The movie 300 depicts Persian king Xerxes’ decadent lair: plush tapestries, muted lighting and opulent metallic touches lend themselves to hedonistic indulgence. Dining at Tangerine is much like spending an evening in such a harem, though perhaps without the concubines. From the time you enter Tangerine’s majestic portals, you’ll feel millions of miles away from Market Street.

From the outside, the restaurant looks unassuming – inside, black gauzy curtains separate several dining areas. The flickering candles along one wall cast alluring shadows, giving the room an exotic and bewitching air.

It’s more for this ambience than the food that people return to Tangerine. The fare draws upon Mediterranean (read: French, Italian, North African and Levantine) influences, and most dishes are as entrancing as the surroundings.

We began with the Harissa barbequed lamb, served on rosemary socca bread and accompanied by a vegetable salad dominated by eggplant ($13). The salad was a deliciously cool complement to the perfectly-salted lamb, and alone, the dish would have been perfect. The socca bread, however, was too heavy. We also ordered the grilled kobe sirloin, plated with a beet rissole ($16). Kobe is used to being the prima ballerina, but the beet rissole outshone its partner with its crispy covering and moist red flesh.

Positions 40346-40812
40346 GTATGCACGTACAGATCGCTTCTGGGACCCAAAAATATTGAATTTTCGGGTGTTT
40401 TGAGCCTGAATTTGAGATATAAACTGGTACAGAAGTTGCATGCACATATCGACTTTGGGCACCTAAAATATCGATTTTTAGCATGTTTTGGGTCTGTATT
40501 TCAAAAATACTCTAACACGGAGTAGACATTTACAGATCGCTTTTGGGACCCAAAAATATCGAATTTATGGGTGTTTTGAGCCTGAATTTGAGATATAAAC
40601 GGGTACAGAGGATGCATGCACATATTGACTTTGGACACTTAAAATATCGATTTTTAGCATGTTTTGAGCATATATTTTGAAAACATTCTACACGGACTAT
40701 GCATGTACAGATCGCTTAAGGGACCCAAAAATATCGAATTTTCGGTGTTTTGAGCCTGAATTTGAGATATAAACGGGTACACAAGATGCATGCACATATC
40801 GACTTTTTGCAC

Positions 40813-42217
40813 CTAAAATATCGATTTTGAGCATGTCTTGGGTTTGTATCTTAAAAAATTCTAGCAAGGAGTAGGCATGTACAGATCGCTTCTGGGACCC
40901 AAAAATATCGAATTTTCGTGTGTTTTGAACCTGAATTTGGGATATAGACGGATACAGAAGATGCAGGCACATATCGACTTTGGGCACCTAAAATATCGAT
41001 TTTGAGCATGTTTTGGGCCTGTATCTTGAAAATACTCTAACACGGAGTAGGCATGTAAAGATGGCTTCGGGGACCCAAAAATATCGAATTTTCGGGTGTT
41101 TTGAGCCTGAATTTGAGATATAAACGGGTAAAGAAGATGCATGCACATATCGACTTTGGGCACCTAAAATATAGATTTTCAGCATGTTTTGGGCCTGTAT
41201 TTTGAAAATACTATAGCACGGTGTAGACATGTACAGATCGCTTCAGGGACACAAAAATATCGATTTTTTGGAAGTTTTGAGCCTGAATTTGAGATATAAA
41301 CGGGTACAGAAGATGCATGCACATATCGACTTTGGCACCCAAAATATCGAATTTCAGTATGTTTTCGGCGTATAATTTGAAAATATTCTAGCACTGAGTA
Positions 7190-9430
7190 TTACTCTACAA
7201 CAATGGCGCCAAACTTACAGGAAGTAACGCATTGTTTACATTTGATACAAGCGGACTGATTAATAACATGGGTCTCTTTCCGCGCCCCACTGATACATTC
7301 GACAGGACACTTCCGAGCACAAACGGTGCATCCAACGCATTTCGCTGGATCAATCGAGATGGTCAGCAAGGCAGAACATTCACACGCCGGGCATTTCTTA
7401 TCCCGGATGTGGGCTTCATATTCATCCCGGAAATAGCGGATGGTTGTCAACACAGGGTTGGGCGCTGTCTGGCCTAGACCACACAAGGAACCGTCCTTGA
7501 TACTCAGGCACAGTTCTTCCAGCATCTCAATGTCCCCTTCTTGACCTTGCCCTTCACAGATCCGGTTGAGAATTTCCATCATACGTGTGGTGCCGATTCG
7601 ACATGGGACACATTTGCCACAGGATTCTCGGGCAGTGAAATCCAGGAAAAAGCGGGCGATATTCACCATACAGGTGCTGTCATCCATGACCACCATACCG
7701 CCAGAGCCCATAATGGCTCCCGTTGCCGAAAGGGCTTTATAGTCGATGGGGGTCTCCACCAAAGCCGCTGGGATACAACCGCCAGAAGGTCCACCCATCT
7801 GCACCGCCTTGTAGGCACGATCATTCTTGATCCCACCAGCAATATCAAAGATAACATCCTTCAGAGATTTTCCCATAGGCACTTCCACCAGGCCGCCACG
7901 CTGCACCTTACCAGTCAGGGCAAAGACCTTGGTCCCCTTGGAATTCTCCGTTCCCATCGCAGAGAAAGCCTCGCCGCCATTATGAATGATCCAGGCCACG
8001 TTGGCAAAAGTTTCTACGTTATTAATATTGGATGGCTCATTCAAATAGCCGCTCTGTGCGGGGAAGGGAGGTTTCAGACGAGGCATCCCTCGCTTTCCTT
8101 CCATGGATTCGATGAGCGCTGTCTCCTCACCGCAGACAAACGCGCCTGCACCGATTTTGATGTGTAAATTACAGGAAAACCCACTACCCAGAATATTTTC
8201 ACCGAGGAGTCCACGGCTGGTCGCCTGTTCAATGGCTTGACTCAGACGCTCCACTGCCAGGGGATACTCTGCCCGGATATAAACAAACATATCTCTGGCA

The grilled fish al limone ($30) was outstanding. Grilled simply in olive oil and lemon, the white fish achieved the ideal ratio of meatiness to flakiness. The cold asparagus, red peppers, falafel and lentil and beet salad made for a veritable rainbow on the plate, and the crisp pita crackers with tzatziki added a playful touch. The seared duck di vento ($28) was hearty in its gaminess, and molded well with the creamy polenta and currant jus pooling beneath it. The polenta, however, was too thin to balance the rib-stickiness of the duck, and appeared limp when engulfed by the currant jus.

A chocolate mille feuille ($10) was a less-than-perfect dessert, though its presentation was earnest. A deconstructed chocolate almond cake made us appreciate Derrida more, but only one of its elements, the chocolate cream, charmed our pallet. We’ll try the lemon trio next time.

Even with its slight flaws, Tangerine functions as an escape to a rich culinary world that provides pleasure on several levels.

Tangerine 232 Market St. (215) 627-5116 Don’t Miss: The grilled fish al limone Skip: Seared duck di vento Bottom Line: Need a break from Philly? Bring your parents.


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